San Carlos Park neighbors give up their Sunday to raise funds for Fort Myers Beach victims of Ian
There are Lee County residents who felt the impact from Hurricane Ian but wanted to help others who lost close to everything.
Three who fit that description, Tommie and Brea Buster and Mike Heidenreich, spent their Sunday running a roadside hot dog stand at the Karl Drews Community Center just off Lee Road.
The Busters and Heidenreich are San Carlos Park neighbors who had some damage from Ian but figured there were others who had it much, much worse. They set up a grill and a corn hole game, and started cooking early Sunday.
Amid a backdrop of piles of dead trees and bushes, Heidenreich waved and called to passersby at Lee Road and Sanibel Boulevard. He was asked why he was giving up his Sunday.
"Why not," he responded. "We have a lot of friends on Fort Myers Beach."
Heidenreich, who works for a pool company and is a volunteer for the Felda Fire Department in nearby Hendry County, said his family lost only a swing-set and some trees. He acknowledged that others lost much more.
"Other communities were affected a little worse than us, considerably worse than us. We're blessed in our area, we're back up to where we need to be so let's try to get other communities back up to where they need to be," he said.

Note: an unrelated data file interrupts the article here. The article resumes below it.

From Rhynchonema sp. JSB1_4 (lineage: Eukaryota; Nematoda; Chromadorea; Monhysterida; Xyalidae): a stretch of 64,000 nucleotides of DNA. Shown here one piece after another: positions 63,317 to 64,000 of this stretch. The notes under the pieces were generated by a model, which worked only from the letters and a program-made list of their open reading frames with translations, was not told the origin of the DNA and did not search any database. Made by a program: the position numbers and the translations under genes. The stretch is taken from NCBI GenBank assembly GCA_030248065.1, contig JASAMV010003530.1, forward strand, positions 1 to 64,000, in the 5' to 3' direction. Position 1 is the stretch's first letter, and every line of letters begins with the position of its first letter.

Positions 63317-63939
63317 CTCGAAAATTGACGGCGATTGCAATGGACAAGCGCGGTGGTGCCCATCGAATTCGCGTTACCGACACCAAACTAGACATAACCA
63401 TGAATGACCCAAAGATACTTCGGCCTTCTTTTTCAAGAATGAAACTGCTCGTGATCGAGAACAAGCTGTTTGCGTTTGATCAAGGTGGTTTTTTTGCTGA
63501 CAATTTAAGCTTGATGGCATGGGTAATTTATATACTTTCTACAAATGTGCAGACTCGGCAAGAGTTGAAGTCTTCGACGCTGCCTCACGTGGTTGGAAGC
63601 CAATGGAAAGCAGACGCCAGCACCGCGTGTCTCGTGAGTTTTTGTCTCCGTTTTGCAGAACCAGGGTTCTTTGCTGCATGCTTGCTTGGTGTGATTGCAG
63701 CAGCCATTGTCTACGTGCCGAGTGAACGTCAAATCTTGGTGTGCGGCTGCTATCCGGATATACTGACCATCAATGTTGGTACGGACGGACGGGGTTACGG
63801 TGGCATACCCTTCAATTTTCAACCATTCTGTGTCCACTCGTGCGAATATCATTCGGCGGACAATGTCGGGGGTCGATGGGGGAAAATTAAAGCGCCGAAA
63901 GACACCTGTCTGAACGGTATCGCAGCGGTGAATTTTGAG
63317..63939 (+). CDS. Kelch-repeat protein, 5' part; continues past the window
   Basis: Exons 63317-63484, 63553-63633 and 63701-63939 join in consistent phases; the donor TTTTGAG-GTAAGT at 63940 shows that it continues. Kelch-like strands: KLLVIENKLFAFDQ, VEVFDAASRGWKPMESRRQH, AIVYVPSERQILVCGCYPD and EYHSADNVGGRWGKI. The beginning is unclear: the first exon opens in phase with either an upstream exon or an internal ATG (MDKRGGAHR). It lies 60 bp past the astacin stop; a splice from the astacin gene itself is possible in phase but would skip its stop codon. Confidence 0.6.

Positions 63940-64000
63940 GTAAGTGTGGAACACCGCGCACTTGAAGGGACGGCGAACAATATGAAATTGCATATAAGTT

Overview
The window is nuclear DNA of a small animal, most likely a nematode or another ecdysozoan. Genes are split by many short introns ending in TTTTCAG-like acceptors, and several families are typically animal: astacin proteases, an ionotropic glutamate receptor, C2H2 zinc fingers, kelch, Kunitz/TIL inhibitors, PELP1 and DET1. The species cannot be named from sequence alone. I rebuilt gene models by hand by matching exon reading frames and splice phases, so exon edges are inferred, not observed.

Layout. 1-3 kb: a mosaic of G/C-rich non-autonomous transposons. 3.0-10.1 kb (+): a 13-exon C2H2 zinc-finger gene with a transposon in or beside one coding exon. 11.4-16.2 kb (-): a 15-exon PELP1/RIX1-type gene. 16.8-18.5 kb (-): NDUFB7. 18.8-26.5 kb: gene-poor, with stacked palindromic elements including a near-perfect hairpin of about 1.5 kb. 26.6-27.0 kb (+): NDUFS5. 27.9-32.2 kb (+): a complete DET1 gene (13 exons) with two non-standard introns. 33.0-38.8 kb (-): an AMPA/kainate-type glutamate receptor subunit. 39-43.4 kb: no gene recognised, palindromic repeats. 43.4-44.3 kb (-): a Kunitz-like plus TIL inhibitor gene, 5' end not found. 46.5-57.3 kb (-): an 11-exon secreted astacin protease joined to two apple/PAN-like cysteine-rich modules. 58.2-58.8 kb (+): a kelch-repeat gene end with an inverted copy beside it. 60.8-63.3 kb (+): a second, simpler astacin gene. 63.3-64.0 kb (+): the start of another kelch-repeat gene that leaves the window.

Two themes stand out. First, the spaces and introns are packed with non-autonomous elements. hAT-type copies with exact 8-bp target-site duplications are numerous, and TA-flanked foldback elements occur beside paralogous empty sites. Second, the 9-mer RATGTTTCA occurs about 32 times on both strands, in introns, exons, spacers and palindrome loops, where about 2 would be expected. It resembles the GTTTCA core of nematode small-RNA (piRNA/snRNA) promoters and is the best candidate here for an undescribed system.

While the Buster’s home was relatively unscathed by Ian, the couple feels the losses of their former community.
Tommie Buster said he grew up on Fort Myers Beach from age 6, and did landscaping and worked at restaurants on the barrier island. Brea Buster was working at several restaurants on Fort Myers Beach, Snug Harbor, and the Dairy Queen on Times Square when Ian hit.
"The DQ is absolutely demolished, it's completely flattened," she said, adding Snug Harbor owners are hoping to rebuild.
Tommie Buster added, "We used to spend every night off together there."
The three friends’ Lee Road hot dog and chips barbecue effort Sunday, for which they only sought donations, gathered 200 meals-ready-to-eat, several cases of water, and more than $200. Now all of that is earmarked for Fort Myers Beach residents, many of whom have lost everything.
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